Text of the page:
Terence Davidson
: - Thursday, May 30, 2007 at 13:40
Martin replies: No, to both questions. It would be easy if water was so simple!

Thanks for this review! How do you relate water quality and the effects of sound vibrations on water ? (see Lauterwasser's photos and Emamoto's works on ice formation). I'm working on sound's vibrations effects on humans in therapeutics, as a medical doctor. What can you do with vibration? (frequency, intensity, duration?) Thank you for your help Annie. ( 'scuse me for my english expression, i'm french!). What do you know about magnetic and electric fields and sound vibrations, about cells water? it's the last question for today Thanks for you
annie briand
: - Thursday, March 15, 2007 at 16:58:58 (GMT)
Martin replies: I describe magnetic and electric effects. Sound may have an effect on any nanobubbles present, but the resultant effects, if any, are not clear.


Greetings, congratulations for your excellent page on water.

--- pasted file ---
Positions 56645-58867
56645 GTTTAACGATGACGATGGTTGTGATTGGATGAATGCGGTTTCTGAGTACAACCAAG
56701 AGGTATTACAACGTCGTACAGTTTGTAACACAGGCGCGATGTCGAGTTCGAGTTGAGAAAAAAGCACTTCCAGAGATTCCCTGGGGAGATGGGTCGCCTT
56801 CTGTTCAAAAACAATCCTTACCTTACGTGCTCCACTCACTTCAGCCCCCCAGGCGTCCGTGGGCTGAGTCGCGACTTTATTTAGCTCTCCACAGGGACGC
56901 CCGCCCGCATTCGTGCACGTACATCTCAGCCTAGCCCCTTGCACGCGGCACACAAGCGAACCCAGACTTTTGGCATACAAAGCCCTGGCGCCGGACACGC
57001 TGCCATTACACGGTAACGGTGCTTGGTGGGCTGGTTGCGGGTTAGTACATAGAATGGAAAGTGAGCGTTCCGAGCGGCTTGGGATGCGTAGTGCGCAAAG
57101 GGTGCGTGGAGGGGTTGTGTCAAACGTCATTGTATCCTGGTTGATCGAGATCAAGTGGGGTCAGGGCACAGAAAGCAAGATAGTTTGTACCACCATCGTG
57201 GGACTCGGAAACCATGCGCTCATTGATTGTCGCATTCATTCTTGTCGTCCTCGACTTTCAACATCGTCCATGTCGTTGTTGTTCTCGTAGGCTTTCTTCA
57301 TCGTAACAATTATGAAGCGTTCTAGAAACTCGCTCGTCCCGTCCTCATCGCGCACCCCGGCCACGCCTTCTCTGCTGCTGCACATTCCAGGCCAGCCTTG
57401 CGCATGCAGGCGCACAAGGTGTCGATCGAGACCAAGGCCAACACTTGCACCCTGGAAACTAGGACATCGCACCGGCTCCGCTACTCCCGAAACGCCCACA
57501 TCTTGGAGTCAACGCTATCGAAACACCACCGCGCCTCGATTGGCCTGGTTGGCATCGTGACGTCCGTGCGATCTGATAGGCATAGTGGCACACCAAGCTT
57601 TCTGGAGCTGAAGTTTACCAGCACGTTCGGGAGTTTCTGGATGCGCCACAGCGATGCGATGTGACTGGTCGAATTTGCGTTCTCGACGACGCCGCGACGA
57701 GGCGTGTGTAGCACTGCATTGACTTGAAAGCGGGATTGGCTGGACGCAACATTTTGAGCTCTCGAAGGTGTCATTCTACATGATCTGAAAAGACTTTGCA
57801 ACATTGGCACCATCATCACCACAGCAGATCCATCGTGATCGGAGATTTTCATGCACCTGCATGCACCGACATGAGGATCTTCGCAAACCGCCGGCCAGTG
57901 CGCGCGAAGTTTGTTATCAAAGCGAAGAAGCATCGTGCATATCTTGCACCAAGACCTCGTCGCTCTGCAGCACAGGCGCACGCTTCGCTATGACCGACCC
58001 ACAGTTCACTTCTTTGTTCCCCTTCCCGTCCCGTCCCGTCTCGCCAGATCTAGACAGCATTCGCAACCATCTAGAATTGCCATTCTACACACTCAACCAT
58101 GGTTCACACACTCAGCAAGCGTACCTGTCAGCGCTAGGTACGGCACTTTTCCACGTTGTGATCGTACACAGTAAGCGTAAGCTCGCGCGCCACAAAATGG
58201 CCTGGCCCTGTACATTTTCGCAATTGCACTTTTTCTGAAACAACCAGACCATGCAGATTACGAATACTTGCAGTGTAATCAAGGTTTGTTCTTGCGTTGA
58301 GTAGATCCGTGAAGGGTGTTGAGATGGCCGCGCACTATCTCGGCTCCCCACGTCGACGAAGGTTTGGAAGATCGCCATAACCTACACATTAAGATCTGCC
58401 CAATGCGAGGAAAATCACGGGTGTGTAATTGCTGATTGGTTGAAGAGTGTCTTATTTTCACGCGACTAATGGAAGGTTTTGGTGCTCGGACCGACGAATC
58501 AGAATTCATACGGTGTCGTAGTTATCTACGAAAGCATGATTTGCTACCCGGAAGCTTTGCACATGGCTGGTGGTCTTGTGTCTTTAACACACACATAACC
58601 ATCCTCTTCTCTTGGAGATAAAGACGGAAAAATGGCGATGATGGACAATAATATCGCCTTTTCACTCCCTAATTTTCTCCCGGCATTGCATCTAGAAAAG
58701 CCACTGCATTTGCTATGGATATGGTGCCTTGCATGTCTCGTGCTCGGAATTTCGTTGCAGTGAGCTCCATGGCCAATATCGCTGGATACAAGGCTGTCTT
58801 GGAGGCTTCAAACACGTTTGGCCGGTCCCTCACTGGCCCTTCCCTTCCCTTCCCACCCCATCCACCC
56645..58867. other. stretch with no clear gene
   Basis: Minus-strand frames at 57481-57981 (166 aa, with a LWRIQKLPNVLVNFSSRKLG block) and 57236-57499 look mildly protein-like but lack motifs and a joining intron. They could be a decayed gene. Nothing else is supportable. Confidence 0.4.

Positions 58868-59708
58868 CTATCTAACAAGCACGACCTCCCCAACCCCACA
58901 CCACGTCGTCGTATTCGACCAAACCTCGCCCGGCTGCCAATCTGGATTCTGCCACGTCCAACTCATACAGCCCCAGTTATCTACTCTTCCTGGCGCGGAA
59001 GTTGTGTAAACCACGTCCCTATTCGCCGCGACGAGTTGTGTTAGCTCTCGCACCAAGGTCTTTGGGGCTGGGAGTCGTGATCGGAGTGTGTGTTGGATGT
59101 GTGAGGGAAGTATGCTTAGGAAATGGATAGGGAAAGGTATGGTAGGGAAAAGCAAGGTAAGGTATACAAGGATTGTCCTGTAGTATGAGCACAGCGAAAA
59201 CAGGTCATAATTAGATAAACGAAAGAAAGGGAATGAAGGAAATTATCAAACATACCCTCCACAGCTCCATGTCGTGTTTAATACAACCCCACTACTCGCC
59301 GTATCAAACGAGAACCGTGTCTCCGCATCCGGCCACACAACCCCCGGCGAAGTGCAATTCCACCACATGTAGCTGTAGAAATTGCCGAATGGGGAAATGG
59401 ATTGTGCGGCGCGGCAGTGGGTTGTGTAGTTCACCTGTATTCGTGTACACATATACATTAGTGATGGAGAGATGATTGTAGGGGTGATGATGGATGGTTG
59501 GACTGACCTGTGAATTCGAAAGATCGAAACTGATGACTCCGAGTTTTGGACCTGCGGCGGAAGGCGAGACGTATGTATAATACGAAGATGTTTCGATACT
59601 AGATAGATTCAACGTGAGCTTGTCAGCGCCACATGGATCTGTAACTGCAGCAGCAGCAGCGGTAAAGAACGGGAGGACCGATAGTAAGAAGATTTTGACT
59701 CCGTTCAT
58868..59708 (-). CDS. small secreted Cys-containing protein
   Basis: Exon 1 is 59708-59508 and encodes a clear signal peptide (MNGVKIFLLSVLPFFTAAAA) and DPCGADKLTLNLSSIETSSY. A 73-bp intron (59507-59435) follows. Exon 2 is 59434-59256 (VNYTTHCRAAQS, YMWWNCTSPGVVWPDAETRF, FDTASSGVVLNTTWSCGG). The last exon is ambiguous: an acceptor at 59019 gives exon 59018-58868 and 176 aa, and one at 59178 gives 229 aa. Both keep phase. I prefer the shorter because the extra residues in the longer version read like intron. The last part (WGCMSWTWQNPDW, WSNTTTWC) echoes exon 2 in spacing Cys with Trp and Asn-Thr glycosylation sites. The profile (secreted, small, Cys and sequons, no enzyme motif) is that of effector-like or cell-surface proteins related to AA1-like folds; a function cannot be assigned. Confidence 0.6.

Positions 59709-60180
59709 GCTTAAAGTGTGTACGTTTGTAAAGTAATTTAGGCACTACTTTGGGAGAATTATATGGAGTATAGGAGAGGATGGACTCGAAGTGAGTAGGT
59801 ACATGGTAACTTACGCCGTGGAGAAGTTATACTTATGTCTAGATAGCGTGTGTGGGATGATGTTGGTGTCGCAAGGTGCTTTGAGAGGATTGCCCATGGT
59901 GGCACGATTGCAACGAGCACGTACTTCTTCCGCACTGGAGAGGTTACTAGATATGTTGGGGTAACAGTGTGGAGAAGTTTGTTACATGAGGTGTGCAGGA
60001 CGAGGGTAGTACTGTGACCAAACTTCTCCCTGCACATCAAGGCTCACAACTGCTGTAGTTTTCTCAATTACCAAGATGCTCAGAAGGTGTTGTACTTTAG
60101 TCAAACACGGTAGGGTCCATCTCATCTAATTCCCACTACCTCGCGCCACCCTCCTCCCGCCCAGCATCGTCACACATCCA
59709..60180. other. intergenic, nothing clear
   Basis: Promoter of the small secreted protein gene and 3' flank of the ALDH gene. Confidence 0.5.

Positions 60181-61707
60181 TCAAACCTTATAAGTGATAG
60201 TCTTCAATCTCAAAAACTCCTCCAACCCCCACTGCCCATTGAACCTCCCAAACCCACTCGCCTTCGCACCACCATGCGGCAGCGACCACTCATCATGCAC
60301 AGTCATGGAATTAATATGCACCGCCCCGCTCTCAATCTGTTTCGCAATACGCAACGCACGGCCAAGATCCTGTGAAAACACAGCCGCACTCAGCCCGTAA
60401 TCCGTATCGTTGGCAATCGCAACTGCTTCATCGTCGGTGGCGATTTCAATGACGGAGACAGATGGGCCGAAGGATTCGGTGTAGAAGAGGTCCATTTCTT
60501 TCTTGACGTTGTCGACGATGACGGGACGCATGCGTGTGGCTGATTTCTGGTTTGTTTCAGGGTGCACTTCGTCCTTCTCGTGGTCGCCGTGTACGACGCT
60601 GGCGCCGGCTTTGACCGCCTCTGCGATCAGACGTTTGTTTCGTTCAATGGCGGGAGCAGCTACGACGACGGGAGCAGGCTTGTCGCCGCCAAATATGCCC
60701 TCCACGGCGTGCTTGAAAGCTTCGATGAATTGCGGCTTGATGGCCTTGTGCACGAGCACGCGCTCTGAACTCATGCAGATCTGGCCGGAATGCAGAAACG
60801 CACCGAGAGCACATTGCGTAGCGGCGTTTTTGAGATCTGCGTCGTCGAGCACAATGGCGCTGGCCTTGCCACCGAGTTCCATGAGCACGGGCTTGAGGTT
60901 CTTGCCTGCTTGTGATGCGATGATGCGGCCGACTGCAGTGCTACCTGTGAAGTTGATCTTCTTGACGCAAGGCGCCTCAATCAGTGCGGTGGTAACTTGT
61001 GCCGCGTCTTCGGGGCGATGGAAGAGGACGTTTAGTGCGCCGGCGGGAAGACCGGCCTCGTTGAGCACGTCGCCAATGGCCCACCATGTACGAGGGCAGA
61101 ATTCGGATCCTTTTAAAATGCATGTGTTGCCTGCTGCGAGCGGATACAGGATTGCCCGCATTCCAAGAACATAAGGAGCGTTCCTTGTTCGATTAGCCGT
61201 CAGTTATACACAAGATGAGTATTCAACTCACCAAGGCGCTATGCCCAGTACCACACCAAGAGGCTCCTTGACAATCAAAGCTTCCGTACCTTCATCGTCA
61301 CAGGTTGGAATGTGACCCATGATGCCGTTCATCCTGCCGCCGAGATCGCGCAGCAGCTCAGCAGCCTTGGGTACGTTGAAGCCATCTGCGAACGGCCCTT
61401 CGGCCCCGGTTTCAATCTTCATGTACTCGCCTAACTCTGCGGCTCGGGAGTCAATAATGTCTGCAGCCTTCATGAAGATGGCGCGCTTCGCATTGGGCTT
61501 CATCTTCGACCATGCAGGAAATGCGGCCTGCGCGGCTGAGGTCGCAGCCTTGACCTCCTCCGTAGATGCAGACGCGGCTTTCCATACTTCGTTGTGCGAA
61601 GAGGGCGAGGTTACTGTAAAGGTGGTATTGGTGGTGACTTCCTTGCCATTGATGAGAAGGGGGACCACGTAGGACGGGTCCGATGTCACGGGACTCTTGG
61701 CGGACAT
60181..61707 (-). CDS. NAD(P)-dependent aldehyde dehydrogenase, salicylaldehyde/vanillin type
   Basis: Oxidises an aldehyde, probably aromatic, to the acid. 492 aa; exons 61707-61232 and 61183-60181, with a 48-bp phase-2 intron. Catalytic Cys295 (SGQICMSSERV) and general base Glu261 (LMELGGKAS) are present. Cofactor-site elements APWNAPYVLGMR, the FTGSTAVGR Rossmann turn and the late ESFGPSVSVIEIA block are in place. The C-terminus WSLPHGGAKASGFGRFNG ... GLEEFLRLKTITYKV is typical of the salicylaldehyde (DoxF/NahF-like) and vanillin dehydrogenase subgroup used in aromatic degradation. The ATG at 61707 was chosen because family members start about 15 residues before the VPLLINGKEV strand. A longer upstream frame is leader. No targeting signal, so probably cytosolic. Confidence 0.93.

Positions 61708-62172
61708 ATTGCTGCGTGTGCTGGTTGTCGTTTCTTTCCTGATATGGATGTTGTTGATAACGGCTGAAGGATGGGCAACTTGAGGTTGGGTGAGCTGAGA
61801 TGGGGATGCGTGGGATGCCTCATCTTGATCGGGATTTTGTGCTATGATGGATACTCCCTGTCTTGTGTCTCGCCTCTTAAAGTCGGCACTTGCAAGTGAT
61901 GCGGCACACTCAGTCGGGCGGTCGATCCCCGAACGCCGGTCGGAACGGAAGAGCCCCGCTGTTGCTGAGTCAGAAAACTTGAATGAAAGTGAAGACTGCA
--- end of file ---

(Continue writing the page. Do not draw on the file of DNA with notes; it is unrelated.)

I am giving a seminar on water for hihj school teachers of physics here in Slovenia and would like to obtain a permission to quote some parts of your web page. I am a professor of physics at the University of Ljubljana.
Kindest regards, Rudi Podgornik <rudolf.podgornik@fmf.uni-lj.si> <http://www.fmf.unilj.si/~podgornik/FMF_SITE/Domacastran.html>
 Useful - Monday, March 12, 2007 at 09:30:40 (GMT)
Martin replies: I usually grant permission to use small amounts of my material for such uses, so long as I am asked and the work is properly cited.
It is apparent that microwave radiation can radically alter the "life-giving" characteristics of water, as shown by the failure of seeds to sprout when moistened with water that has been boiled in a microwave oven for a period of minutes. In what way is the structure of water altered by microwaves to give rise to such a fundamental change in its effect on a living organism? Thank you for your informed attention on this matter, as, web-wise, there is only scoffing at this significant observation--that microwaved water is unusable by plants. (And most probably by other organisms as well.) The scoffing occurs in spite of the fact that this phenomenon can be quickly verified by simple, easily replicated experiments.